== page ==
UK shames EU with radical farming plan – but won’t be ready until YEARS after Brexit vote
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The UK has today set out its plans to dismantle the EU Commons Agricultural Policy once free from Brussels rules. Environment Secretary George Eustice has outlined sweeping reforms to the agricultural sector, as the Government sets its sights on leading the world in farming.
Mr Eustice has said he wants to end the bureaucratic “prescriptive, top-down rules” of the EU and revolutionise the sector.
Under the new rules, the current £2.4billion subsidies will be scrapped and replaced with a system that rewards environmentally friendly farming.
Producers will be incentivised to improve animal welfare and redirect unproductive land towards helping the environment by creating new habitats.
However, it will take years before Britain’s new approach is completely implemented.
The 10 year anniversary of the EU referendum is set to pass before the changes are fully adopted in 2027.
In a round of media interviews this morning, the Environment Secretary said: “We are very mindful of the dependency on these subsidy payments.
“That is why we are not going to do this overnight.
“This will be an evolution, not a revolution. We are going to change things over seven years.”
The Government has committed to maintaining the £2.4billion per year for farming over this parliament but intends to halve the amount by 2024.
The money saved will be redirected towards the Government’s new “environmental land management” scheme.
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The plan is the most radical overhaul of British farming in more than 50 years.
Mr Eustice has described the bold move as a chance for Britain to prove it is a world-leader outside the EU, saying: “If we work together to get this right, then a decade from now the rest of the world will want to follow our lead.”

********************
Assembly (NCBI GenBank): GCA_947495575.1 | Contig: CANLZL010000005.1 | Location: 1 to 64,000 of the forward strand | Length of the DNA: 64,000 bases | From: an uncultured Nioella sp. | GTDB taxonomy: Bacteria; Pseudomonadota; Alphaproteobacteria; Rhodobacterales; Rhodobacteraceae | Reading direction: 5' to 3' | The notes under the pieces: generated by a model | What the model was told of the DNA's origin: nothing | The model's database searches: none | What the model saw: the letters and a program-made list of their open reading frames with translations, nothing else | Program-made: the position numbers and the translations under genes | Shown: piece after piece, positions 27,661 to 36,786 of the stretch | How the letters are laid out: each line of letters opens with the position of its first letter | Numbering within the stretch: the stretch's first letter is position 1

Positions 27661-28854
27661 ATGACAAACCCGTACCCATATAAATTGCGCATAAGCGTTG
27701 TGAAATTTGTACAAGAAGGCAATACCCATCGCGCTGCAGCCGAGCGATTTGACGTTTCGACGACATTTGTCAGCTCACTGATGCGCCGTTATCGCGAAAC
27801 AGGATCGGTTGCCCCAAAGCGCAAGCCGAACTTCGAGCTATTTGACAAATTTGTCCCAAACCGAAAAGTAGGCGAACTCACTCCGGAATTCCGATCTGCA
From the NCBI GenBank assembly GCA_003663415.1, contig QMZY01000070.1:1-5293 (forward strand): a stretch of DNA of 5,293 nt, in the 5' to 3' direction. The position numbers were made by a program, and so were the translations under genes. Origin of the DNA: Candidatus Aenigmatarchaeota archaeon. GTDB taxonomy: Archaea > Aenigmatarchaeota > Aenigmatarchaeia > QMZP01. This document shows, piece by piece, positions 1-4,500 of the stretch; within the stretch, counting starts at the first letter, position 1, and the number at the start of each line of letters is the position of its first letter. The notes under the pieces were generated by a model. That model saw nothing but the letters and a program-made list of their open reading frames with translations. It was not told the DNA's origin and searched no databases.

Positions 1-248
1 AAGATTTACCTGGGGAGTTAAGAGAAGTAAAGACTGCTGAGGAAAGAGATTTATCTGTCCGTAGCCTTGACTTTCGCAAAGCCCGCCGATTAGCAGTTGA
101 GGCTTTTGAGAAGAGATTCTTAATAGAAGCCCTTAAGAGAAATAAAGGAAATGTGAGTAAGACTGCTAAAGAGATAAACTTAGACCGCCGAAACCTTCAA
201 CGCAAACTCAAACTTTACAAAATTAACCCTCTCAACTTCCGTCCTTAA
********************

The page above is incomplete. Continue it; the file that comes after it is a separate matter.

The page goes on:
It is hoped the plan will help farmers become more self-sustaining in the long run.
At present some farms rely on subsidies from the EU to make up 90 percent of their profits.
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The Environment Secretary said this morning: “What we believe in all of this is that if we properly reward farmers for what they do for the environment and pay them something that has also got a margin in it as well to incentivise good uptake, that will help their profitability.
“We’ve also got other measures set out in our Agriculture Bill to improve fairness in the supply chain.
“One of the reasons farmers have needed subsidy payments is because, frankly, they don’t get a fair enough share from the value chain for the food that they produce.
“So we are going to improve fairness and transparency in the supply chain so they get a fair price for the food they produce – that’s the way to address poor farm profitability.”
The EU’s Commons Agricultural Policy has long faced criticism for its impact on the environment, with critics accusing it of causing a decrease in biodiversity and being a significant contributor to climate change.
Boris Johnson has made environmental issues one of his top priorities of Government.
He has set his sights on making the UK a world leader in tackling climate change and sustainability as part of his Global Britain vision.
In recent weeks he has outlined a raft of new policies to highlight the country’s commitment to the environment, including the banning of all petrol and diesel cars from 2030.
The commitment is a part of Britain’s vow to be carbon neutral by 2050, meaning the country plans to offset the damages of carbon dioxide emissions.
Next year the UK will also host the COP26, the UN’s summit on climate change.
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